Authorities have warned that hospitals could collapse by April 4 and that the state will run out of ventilators by the first week of next month if the case count continues to climb at its current daily rate of 65 percent.
As concerns grow that Louisiana could spark a larger spread across the southern states, experts say the crisis in New Orleans was likely accelerated by Mardi Gras, the iconic celebration that saw millions of tourists flock to the Big Easy over a period of several weeks, culminating with Fat Tuesday on February 25.
Bourbon Street in the famed New Orleans French Quarter is seen empty on Wednesday as residents shelter indoors
The New Orleans metro area accounts for almost half of Louisiana’s infections – with 997 reported in the city to date, more than the total number in all but 15 states.
Orleans Parish, which includes the city, has suffered the highest number of deaths per capita of any county in the US with 46.
The 17-year-old victim died Sunday, officials said, as he was named as Jaquan Anderson, an aspiring football player who attended a local public school. His dad Kevin Moran told Nola.com his son ‘died from heart failure’.
Moran said he was surprised by the coronavirus suggestion, adding: ‘People don’t want to let you heal. … I’m so upset.’ He said his son had not been ill in the days leading up to his death.
Paying tribute he said: ‘He was a fun-loving kid. All he wanted to do was help his mom and dad — get to the NFL and take care of us.’
He is one of the two youngest reported across the US after another teen the same age died in Los Angeles earlier this week.
Trump warns ‘one grandstander’ could try to slow down $2.2 trillion relief bill that the House will vote on Friday
President Trump discouraged House members from scuttling plans to pass the $2 trillion coronavirus relief package by voice vote Friday when he addressed reporters from the White House Thursday.
‘I think it will go through pretty well, from what I hear. Virtually everybody. There could be one vote. One vote. There could be one grandstander maybe,’ he said, though neglected to name any lawmaker. ‘And for that, we will have to come back and take a little more time. But it will pass. It’ll just take a little longer. But let’s see whether or not we have a grandstander.’
On Friday, the House of Representatives plans to vote for the package – and if no member objects can do so by voice vote, which means a quorum won’t have to be present.
Several lawmakers have already tested positive for the coronavirus, so both House Speaker Nancy Pelosi and House Minority Leader Kevin McCarthy are taking precautions.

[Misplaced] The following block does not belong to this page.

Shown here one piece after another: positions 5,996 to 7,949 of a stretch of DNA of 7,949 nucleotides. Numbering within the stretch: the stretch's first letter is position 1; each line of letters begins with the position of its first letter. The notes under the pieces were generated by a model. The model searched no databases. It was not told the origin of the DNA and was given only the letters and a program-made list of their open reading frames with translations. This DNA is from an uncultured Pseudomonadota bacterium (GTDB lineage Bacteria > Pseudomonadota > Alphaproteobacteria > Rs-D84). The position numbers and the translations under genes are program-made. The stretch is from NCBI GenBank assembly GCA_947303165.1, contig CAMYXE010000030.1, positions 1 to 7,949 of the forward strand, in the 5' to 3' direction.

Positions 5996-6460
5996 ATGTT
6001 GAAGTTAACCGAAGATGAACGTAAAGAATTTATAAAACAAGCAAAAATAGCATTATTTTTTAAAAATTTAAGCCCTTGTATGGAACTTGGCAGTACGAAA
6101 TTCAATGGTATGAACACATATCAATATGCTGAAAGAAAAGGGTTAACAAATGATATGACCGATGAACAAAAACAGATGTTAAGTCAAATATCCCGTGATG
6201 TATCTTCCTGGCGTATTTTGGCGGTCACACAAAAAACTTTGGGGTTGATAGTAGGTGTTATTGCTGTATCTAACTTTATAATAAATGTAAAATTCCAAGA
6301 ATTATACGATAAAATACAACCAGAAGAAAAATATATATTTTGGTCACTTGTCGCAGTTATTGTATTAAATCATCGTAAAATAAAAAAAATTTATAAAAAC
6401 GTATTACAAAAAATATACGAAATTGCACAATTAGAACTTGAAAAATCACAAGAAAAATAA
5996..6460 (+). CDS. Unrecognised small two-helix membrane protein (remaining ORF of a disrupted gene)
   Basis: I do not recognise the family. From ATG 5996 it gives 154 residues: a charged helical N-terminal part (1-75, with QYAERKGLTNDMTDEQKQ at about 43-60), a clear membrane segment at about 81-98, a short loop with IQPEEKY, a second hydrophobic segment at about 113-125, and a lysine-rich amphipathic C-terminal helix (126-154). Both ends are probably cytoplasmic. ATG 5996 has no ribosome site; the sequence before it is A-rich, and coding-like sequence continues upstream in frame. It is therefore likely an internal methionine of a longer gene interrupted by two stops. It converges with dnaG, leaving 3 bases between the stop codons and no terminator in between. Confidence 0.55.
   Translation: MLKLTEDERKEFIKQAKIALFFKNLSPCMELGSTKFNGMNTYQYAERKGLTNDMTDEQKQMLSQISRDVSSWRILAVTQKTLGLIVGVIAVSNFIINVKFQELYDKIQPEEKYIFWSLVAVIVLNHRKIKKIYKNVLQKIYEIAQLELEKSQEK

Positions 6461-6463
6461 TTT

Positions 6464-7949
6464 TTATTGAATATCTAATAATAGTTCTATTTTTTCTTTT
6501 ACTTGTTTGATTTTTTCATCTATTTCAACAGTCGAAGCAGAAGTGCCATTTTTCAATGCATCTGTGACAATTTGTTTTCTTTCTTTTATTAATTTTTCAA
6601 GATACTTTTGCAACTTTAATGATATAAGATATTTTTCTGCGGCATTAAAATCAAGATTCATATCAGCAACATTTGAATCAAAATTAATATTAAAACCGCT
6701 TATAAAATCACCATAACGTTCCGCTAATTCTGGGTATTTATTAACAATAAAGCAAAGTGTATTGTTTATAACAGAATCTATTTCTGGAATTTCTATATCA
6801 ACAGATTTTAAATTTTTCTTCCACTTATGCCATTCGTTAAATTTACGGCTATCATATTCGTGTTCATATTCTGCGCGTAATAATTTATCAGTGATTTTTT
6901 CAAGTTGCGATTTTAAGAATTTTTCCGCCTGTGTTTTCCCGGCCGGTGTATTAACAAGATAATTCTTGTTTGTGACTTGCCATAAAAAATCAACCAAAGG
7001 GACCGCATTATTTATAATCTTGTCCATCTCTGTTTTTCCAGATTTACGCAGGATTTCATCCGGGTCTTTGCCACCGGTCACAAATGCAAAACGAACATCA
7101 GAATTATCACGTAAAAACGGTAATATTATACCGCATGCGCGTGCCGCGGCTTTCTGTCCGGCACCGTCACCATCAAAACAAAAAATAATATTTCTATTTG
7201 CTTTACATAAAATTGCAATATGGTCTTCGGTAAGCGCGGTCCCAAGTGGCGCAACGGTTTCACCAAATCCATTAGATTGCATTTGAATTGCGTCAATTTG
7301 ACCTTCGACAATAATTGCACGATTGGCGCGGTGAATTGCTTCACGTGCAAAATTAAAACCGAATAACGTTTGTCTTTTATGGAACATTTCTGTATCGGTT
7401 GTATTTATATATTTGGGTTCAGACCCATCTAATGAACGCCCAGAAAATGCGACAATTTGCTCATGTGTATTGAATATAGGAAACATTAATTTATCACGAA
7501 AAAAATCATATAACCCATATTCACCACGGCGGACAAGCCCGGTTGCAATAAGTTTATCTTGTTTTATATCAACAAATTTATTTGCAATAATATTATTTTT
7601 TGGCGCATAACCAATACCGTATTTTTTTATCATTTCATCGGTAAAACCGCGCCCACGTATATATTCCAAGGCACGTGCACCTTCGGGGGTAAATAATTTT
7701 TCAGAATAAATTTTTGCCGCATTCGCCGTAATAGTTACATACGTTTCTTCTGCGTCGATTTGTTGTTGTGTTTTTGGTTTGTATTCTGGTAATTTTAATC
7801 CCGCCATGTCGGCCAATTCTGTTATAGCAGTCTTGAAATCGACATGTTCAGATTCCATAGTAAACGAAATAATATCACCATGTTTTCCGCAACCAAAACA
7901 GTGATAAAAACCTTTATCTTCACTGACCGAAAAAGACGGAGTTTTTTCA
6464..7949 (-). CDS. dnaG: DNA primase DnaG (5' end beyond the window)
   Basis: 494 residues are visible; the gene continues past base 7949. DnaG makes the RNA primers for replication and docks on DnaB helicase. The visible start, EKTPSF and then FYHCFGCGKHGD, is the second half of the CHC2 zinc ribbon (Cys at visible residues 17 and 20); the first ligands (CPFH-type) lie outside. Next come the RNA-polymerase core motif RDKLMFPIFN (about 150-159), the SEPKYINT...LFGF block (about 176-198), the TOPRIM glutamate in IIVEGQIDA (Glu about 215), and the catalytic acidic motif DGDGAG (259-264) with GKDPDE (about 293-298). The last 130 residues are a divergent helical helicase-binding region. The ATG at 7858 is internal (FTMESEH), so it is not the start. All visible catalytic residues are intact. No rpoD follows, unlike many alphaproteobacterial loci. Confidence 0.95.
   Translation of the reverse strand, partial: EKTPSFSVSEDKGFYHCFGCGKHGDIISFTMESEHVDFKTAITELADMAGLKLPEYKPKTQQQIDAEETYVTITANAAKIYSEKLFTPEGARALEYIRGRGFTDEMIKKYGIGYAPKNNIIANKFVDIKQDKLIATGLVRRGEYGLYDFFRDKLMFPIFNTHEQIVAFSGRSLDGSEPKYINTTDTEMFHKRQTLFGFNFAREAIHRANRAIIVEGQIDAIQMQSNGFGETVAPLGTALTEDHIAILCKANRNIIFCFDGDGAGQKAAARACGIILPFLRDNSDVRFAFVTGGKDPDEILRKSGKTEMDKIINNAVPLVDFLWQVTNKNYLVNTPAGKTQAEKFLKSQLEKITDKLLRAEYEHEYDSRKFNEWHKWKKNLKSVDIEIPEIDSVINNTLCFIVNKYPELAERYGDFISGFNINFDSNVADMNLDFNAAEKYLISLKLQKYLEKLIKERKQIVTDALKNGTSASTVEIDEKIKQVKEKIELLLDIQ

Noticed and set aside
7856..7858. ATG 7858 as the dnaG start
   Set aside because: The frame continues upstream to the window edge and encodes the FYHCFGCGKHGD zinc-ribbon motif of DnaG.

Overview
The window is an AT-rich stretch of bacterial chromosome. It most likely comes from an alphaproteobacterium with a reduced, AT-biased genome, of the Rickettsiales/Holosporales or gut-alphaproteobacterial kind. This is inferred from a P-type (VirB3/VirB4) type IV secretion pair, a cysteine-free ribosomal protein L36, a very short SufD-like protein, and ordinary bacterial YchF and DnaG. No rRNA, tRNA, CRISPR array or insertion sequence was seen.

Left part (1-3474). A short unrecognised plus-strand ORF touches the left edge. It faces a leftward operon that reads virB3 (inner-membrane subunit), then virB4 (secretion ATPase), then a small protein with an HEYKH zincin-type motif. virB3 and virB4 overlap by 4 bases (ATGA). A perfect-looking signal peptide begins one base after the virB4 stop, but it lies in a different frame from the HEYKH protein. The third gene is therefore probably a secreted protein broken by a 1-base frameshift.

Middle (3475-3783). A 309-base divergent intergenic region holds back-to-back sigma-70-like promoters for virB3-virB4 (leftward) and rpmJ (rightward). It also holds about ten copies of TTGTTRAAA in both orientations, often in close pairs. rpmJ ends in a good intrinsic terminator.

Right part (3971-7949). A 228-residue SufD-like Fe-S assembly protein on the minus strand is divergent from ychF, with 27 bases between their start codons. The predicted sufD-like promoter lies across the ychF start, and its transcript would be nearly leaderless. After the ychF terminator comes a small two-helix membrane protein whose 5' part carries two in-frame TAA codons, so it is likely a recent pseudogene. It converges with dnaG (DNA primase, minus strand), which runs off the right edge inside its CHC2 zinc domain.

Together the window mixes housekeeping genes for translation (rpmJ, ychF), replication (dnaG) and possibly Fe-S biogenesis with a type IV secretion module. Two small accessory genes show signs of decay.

House Speaker Nancy Pelosi has green-lit a plan to have the House vote for the $2 trillion coronavirus stimulus package by voice vote – but that can be scuttled if just one member from either party objects
Rep. Alexandria Ocasio-Cortez has lashed out at Republicans because the $2 trillion coronavirus stimulus bill does not include direct payments to illegal immigrants
Two lawmakers – one from each party – have threatened to object and request a recorded vote instead, which would force lawmakers to return to Washington.
On Wednesday, that’s something Rep. Alexandria Ocasio-Cortez, a New York Democrat, said she’d consider, objecting to the corporate-tilt of the package, which was first fashioned by Senate Republicans.
Ocasio-Cortez told CNN she was ‘open’ to demanding a recorded vote – though also was aware it would be an unpopular move.
‘With the health risks of travel, there is no easy choice here. But essential workers are showing up and putting their health at risk every day, and if the final text of a bill is set up to hurt them, it may be something we have to do,’ she said.
In a tweet, Ocasio-Cortez complained that the stimulus bill does not include direct payments to taxpayers without a Social Security number, including people living in the U.S. illegally.
‘To clarify, $1200 checks are ONLY going to some w/social sec numbers, NOT immigrants w/ tax IDs (ITINs),’ the freshman Democrat from New York wrote in a tweet on Thursday.
‘Thanks to GOP , these checks will be cut off the backs of *taxpaying immigrants,* who get nothing. Many are essential workers who pay more taxes than Amazon,’ she continued.
The Internal Revenue Service issues ITINs to taxpayers who are ineligible for a Social Security number, mostly – though not exclusively – because they are present in the country illegally.
Then on Thursday, Rep. Thomas Massie, a Kentucky Republican, expressed that he might hold up the bill as well, citing Constitutional issues about voting without a quorum present.
He also pointed out, according to the Washington Post , that members of the Senate are, on average, older than those in the House, and they came to Washington and voted Wednesday.
‘If 96 percent of them can make it, then can’t 51 percent of the people who, on average, aren’t in the dangerous cohort, more vulnerable cohort — how come they can’t make it?’ Massie mused.